Texas Campaign for the Environment: News
Austin Business Journal , July 13, 2012 By Christopher Calnan
Dell board member targeted at stockholders meeting
A Dell Inc. board member became the unwanted focus of attention during the company’s annual stockholders meeting in Round Rock Friday.
About 15 environmental advocates wore T-shirts (pictured) to the Dell Inc. shareholders meeting bearing a photo of Breyer and a message. The group wants him to respond to requests for an electronic waste return program at Wal-Mart stores.
James Breyer, a board member since 2009, was criticized by one shareholder for an alleged lack of attention to Dell while serving on several other company boards. He was also cited during the meeting by the Texas Campaign for the Environment for being unresponsive to requests for an electronic waste return program at Wal-Mart Stores Inc. (NYSE: WMT), where Breyer is the board’s presiding director.
CEO Michael Dell defended Breyer's performance on Dell’s board and suggested that the Austin-based environmental group address its concerns at Wal-Mart’s annual meeting instead of Dell’s.
However, Robin Schneider, executive director of the Texas Campaign for the Environment, said she had attended Wal-Mart’s stockholders meeting last month. The group is advocating that Dell (Nasdaq: DELL) take the same approach to recycling used electronics as Best Buy Co. Inc.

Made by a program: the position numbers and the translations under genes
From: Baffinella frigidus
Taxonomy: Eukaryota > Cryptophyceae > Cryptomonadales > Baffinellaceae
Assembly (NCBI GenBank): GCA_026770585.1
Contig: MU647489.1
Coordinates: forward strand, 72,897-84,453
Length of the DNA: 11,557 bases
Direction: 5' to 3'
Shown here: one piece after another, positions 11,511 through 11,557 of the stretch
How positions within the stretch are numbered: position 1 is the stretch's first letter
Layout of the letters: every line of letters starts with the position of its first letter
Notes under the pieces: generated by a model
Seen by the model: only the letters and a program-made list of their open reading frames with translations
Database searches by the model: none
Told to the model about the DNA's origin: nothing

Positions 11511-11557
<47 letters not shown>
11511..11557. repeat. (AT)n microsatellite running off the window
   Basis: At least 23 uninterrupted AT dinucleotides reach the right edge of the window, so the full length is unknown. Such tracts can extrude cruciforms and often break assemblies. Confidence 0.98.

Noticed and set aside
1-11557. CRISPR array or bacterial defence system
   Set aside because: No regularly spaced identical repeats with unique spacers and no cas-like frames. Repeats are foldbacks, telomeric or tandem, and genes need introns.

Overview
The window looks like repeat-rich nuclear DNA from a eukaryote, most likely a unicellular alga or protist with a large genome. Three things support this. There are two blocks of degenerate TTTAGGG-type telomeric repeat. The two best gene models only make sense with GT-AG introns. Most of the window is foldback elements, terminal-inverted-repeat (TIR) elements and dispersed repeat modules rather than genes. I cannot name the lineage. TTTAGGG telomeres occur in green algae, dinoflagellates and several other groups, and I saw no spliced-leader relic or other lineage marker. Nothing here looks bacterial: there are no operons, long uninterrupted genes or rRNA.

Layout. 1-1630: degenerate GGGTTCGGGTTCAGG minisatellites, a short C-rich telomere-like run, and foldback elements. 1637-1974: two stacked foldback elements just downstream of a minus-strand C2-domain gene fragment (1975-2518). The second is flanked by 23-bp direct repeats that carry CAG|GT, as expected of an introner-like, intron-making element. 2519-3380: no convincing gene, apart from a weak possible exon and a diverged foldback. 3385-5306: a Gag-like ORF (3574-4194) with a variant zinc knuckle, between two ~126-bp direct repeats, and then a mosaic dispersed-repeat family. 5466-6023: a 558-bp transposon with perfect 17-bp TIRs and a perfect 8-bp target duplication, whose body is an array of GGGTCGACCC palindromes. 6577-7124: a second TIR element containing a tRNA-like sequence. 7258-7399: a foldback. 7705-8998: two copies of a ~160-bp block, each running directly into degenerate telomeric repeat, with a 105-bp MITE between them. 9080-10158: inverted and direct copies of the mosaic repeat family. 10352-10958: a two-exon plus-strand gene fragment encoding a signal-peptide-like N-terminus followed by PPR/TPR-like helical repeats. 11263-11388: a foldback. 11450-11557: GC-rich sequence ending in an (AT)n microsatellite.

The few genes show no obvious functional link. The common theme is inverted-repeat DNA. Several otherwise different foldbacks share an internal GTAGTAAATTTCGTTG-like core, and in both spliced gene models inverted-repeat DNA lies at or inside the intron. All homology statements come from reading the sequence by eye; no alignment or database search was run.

Following Schneider’s request to Dell’s board, about 15 environmental advocates stood up wearing T-shirts bearing a photo of Breyer and the words, “Help us Jim Breyer ... you’re our only hope.”
Breyer, who receives annual compensation of more than $300,000 from Dell, serves on the boards of directors of News Corp., Facebook Inc., and San Francisco-based Prosper Marketplace Inc. He is also a partner of Accel Partners, a California-based venture capital firm, and the founder of investment firm Breyer Capital.
Breyer is a co-founder of IDG-Accel China Funds and has served as co-lead on the company’s strategic investment committee since its inception in 2005, according to a filing with the U.S. Securities and Exchange Commission, Dell, the No. 3 computer maker in the world, employs an estimated 14,000 workers in Central Texas.
For the first quarter, which ended May 4, the company posted a $635 million profit on $14.4 billion in revenue, compared with a $945 million profit on $15 billion in revenue during the same period last year.